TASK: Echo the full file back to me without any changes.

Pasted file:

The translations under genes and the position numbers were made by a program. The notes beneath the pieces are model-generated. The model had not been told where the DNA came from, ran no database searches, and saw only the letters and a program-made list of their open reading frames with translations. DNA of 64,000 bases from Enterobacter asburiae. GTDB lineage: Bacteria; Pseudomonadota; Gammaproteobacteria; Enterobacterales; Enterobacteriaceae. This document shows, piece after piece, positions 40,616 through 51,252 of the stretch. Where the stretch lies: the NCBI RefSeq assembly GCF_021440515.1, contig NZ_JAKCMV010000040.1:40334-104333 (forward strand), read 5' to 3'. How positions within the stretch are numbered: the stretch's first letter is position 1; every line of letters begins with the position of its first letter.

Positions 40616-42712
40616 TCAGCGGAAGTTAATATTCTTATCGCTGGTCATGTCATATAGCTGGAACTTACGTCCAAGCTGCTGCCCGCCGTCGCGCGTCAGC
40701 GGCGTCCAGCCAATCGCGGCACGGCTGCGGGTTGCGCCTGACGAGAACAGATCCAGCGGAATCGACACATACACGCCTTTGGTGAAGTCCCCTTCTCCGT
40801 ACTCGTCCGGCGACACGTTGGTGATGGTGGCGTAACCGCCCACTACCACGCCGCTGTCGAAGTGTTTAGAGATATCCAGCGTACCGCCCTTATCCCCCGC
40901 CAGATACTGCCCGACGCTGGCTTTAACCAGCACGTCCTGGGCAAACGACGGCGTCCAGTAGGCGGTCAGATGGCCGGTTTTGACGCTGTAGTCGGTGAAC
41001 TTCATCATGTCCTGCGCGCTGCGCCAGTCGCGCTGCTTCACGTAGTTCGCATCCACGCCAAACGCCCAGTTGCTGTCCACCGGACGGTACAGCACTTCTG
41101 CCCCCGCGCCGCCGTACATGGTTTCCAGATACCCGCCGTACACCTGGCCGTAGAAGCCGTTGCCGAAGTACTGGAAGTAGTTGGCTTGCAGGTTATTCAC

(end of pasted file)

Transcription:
The translations under genes and the position numbers were made by a program. The notes beneath the pieces are model-generated. The model had not been told where the DNA came from, ran no database searches, and saw only the letters and a program-made list of their open reading frames with translations. DNA of 64,000 bases from Enterobacter asburiae. GTDB lineage: Bacteria; Pseudomonadota; Gammaproteobacteria; Enterobacterales; Enterobacteriaceae. This document shows, piece after piece, positions 40,616 through 51,252 of the stretch. Where the stretch lies: the NCBI RefSeq assembly GCF_021440515.1, contig NZ_JAKCMV010000040.1:40334-104333 (forward strand), read 5' to 3'. How positions within the stretch are numbered: the stretch's first letter is position 1; every line of letters begins with the position of its first letter.

Positions 40616-42712
40616 TCAGCGGAAGTTAATATTCTTATCGCTGGTCATGTCATATAGCTGGAACTTACGTCCAAGCTGCTGCCCGCCGTCGCGCGTCAGC
40701 GGCGTCCAGCCAATCGCGGCACGGCTGCGGGTTGCGCCTGACGAGAACAGATCCAGCGGAATCGACACATACACGCCTTTGGTGAAGTCCCCTTCTCCGT
40801 ACTCGTCCGGCGACACGTTGGTGATGGTGGCGTAACCGCCCACTACCACGCCGCTGTCGAAGTGTTTAGAGATATCCAGCGTACCGCCCTTATCCCCCGC
40901 CAGATACTGCCCGACGCTGGCTTTAACCAGCACGTCCTGGGCAAACGACGGCGTCCAGTAGGCGGTCAGATGGCCGGTTTTGACGCTGTAGTCGGTGAAC
41001 TTCATCATGTCCTGCGCGCTGCGCCAGTCGCGCTGCTTCACGTAGTTCGCATCCACGCCAAACGCCCAGTTGCTGTCCACCGGACGGTACAGCACTTCTG
41101 CCCCCGCGCCGCCGTACATGGTTTCCAGATACCCGCCGTACACCTGGCCGTAGAAGCCGTTGCCGAAGTACTGGAAGTAGTTGGCTTGCAGGTTATTCAC